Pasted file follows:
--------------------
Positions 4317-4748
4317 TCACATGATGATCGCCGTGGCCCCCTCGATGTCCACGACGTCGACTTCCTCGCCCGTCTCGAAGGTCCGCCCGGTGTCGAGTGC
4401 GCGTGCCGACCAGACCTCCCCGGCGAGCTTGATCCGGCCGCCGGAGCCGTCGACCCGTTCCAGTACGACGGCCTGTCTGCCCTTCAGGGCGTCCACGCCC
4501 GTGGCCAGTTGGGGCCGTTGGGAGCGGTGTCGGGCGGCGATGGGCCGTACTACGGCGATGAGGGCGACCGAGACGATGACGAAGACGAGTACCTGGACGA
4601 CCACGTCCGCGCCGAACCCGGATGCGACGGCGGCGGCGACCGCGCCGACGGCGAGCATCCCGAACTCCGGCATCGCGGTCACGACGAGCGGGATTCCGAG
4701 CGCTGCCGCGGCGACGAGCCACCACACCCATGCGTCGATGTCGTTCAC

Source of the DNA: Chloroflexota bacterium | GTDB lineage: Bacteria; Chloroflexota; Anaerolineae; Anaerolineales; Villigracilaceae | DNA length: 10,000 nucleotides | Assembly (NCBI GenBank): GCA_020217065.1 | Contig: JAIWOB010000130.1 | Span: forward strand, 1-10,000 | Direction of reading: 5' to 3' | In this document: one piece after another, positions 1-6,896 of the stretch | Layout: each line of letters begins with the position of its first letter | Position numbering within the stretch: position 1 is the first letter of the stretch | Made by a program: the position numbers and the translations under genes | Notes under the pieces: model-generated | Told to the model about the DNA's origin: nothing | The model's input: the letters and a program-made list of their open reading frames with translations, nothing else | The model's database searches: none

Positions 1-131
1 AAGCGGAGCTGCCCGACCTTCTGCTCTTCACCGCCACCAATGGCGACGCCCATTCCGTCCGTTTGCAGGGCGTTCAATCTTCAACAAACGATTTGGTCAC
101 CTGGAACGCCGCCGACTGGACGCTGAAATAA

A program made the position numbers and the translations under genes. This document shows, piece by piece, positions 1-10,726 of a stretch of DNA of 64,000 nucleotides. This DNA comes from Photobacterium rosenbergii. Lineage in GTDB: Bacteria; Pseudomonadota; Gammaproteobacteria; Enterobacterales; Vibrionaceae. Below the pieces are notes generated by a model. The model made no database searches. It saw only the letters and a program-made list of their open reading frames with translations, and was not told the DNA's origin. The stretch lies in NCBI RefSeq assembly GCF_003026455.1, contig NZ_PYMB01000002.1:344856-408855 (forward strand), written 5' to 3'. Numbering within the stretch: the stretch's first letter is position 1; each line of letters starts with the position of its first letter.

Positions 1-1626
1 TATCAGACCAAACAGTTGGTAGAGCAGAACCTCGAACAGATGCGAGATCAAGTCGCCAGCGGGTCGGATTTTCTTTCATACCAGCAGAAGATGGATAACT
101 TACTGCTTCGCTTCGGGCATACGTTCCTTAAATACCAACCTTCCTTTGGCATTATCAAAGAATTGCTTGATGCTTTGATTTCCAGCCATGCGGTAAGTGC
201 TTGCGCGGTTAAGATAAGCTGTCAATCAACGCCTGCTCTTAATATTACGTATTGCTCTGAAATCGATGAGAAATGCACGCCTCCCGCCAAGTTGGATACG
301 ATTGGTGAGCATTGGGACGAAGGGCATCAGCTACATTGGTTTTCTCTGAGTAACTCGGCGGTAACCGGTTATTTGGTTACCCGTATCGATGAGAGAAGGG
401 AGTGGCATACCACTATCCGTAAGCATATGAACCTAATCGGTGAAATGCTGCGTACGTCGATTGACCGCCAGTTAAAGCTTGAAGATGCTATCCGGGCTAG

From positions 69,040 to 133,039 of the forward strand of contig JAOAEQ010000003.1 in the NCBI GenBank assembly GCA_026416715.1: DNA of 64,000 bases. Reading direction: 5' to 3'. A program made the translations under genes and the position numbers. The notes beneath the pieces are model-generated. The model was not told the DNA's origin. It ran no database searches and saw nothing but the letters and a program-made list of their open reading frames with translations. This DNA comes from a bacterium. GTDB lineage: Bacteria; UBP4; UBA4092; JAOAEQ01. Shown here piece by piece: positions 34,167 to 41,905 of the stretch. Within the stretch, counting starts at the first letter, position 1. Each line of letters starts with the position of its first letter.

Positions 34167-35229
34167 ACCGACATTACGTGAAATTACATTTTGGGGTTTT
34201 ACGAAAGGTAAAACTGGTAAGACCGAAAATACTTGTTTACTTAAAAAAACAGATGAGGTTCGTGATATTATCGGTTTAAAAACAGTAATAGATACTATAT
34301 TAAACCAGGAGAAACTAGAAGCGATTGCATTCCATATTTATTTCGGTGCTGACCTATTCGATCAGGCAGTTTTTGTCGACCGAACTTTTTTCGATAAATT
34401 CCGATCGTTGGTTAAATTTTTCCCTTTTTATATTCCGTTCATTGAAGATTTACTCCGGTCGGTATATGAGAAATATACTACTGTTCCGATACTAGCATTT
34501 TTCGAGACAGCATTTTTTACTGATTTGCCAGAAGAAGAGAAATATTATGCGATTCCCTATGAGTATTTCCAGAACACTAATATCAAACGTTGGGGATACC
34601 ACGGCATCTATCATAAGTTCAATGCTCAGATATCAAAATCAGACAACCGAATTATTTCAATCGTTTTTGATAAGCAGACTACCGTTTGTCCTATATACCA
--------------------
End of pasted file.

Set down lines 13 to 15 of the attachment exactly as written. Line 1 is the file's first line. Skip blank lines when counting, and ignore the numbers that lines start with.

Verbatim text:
1 TATCAGACCAAACAGTTGGTAGAGCAGAACCTCGAACAGATGCGAGATCAAGTCGCCAGCGGGTCGGATTTTCTTTCATACCAGCAGAAGATGGATAACT
101 TACTGCTTCGCTTCGGGCATACGTTCCTTAAATACCAACCTTCCTTTGGCATTATCAAAGAATTGCTTGATGCTTTGATTTCCAGCCATGCGGTAAGTGC
201 TTGCGCGGTTAAGATAAGCTGTCAATCAACGCCTGCTCTTAATATTACGTATTGCTCTGAAATCGATGAGAAATGCACGCCTCCCGCCAAGTTGGATACG